By Dave Grossman
Lt. Col. Dave Grossman attracts unsettling, even sinister parallels among the mental conditioning required to make squaddies kill in conflict and the same impression that video clips, motion pictures, video games and films have in civilian society.
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Extra resources for On Killing: The Psychological Cost of Learning to Kill in War and Society
Irish nationalism was the precursor of these movements, drawing on historical myths and memories, hatred of the rule of alien landlords and governments, and questions of religion, language, and ethnicity. In Ireland as elsewhere, the sense of commitment, sacrifice, and intransigence that these issues evoked made many observers equate nationalism with a new form of religion. To short and humdrum individual lives, the nationalist faith could add a touch of the heroic and a sense that one belonged not just to a community but also in meaningful terms to the sweep of history.
Worse still, the Versailles order was constructed on the basis of both Germany’s and Russia’s defeat and without concern for their interests or viewpoints. Because Germany and Russia were potentially the most powerful states in Europe, the Versailles settlement was inevitably therefore very fragile. It was no coincidence that the Second World War also began in eastern Europe, with the invasion of Poland, one of the key creations of Versailles, by its German and Russian neighbours in September 1939.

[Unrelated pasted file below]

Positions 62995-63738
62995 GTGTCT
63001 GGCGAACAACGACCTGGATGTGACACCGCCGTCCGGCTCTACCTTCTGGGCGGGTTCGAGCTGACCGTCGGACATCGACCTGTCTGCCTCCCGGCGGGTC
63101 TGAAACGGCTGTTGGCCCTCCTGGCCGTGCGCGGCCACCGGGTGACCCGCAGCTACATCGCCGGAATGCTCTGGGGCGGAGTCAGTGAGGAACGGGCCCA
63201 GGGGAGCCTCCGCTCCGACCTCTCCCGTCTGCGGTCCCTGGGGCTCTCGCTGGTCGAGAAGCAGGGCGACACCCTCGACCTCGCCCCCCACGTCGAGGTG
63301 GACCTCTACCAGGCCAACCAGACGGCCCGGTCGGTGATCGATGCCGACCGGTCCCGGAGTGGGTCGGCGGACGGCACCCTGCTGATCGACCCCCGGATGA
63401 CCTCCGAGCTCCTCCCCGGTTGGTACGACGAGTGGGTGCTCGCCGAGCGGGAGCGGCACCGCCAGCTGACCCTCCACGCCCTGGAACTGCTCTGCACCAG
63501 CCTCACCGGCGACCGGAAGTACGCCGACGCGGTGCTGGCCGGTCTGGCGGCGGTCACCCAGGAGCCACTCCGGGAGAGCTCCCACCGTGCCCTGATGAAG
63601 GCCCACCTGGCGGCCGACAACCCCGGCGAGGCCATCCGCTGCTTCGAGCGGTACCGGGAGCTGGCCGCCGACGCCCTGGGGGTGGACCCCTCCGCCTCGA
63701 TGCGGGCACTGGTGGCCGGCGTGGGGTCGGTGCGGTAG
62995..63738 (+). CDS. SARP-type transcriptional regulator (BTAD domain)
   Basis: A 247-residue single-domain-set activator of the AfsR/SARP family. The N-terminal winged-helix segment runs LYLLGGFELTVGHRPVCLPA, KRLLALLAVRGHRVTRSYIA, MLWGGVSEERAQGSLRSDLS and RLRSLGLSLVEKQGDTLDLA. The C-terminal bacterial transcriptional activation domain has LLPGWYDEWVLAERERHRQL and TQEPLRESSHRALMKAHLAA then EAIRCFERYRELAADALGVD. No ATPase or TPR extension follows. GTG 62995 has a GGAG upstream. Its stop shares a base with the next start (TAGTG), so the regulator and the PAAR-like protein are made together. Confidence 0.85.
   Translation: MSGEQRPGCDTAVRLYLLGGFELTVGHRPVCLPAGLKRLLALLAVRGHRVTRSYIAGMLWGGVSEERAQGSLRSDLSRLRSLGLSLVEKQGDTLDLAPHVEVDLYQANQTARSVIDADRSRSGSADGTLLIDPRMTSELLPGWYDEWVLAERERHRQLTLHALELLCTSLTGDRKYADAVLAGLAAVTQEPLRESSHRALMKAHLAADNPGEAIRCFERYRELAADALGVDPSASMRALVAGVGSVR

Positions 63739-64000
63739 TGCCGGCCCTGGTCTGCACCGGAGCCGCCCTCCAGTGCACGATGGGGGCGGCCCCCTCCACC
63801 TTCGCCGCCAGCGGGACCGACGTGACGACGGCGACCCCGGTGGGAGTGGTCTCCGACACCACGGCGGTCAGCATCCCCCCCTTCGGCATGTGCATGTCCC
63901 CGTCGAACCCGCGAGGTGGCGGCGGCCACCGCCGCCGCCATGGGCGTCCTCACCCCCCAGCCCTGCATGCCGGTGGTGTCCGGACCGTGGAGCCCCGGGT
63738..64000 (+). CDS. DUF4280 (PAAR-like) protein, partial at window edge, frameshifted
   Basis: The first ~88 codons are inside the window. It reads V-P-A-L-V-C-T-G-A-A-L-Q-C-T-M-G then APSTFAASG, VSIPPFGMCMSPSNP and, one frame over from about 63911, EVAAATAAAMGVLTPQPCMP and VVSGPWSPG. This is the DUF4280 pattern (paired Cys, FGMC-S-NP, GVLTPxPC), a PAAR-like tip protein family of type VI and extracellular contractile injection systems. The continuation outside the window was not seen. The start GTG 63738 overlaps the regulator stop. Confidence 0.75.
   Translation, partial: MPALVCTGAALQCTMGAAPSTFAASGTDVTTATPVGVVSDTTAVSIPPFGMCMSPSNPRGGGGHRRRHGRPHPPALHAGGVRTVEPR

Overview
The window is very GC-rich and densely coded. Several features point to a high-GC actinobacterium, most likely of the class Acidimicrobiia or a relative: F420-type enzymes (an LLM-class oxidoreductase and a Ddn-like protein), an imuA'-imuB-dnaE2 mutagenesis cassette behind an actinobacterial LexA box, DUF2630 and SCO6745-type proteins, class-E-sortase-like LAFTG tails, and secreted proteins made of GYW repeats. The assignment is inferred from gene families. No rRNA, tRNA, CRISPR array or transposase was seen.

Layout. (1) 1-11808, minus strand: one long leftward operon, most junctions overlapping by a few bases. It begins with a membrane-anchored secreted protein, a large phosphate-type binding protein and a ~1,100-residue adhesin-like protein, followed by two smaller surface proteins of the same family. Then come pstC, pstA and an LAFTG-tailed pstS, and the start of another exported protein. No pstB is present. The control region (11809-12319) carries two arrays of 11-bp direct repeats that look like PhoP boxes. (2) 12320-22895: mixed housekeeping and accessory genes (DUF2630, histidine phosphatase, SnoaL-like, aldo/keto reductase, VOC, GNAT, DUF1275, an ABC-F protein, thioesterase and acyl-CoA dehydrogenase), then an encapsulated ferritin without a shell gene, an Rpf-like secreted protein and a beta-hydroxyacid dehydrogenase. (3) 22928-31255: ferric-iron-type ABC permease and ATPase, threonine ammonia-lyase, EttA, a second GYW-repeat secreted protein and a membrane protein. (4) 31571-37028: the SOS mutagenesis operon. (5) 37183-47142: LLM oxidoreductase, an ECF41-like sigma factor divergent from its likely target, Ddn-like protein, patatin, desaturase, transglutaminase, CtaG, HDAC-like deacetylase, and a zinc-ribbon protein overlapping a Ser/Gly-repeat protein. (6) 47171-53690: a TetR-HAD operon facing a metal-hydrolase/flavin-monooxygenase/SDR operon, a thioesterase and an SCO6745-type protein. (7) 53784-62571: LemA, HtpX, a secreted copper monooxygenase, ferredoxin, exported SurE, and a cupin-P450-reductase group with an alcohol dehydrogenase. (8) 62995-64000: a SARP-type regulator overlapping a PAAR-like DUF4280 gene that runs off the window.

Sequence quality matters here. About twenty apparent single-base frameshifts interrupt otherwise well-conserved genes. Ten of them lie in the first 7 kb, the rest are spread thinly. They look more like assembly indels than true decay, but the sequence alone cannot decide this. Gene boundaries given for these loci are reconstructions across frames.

The hold of nationalism appeared to strengthen as societies modernized. It was the product of civil society, mass literacy, and urbanization. 7 Eighteenth-century Ireland’s British rulers had known that they were hated by the native Irish. 8 In the nineteenth century, the modernization of Ireland’s economy and the emergence of a vibrant Irish civil society transformed the situation. British policy in nineteenth-century Ireland often combined repression and concession in intelligent fashion. It never attempted to simply ignore and repress the political implications of modernization.